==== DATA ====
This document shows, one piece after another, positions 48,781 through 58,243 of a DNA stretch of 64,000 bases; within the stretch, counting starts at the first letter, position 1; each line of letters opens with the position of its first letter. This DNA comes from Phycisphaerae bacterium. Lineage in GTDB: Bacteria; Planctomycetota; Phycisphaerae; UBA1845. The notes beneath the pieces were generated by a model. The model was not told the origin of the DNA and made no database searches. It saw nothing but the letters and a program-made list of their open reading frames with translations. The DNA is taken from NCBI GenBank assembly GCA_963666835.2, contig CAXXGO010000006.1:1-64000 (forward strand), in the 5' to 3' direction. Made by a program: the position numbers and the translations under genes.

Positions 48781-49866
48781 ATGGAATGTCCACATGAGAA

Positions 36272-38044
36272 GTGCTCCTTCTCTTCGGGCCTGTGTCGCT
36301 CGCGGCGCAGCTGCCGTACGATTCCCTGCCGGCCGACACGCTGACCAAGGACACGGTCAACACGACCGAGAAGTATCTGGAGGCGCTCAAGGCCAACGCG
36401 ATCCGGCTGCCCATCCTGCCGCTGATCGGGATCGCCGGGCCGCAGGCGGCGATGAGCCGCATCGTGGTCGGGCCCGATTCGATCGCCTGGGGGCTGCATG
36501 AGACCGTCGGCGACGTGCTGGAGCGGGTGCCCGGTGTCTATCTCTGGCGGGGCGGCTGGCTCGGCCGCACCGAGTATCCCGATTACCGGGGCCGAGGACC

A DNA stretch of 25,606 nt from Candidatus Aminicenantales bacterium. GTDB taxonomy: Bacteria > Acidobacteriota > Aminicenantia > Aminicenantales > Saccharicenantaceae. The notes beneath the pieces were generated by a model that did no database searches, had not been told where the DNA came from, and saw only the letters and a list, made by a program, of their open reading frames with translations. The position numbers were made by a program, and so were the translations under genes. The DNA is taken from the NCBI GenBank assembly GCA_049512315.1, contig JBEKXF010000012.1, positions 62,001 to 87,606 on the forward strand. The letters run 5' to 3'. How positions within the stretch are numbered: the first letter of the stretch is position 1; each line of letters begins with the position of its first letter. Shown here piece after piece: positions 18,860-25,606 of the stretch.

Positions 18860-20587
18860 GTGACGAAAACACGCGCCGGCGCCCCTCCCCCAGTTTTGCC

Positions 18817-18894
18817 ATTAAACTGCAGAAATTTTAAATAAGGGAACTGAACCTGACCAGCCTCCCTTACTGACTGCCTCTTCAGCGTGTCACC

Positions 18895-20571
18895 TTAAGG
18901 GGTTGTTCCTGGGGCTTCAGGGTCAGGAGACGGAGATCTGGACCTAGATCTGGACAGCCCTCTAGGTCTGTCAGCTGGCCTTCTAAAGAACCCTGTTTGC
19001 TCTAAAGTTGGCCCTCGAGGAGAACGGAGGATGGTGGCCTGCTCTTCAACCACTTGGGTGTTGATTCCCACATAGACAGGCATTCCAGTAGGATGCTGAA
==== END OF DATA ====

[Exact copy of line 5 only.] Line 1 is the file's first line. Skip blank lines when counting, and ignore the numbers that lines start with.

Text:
36272 GTGCTCCTTCTCTTCGGGCCTGTGTCGCT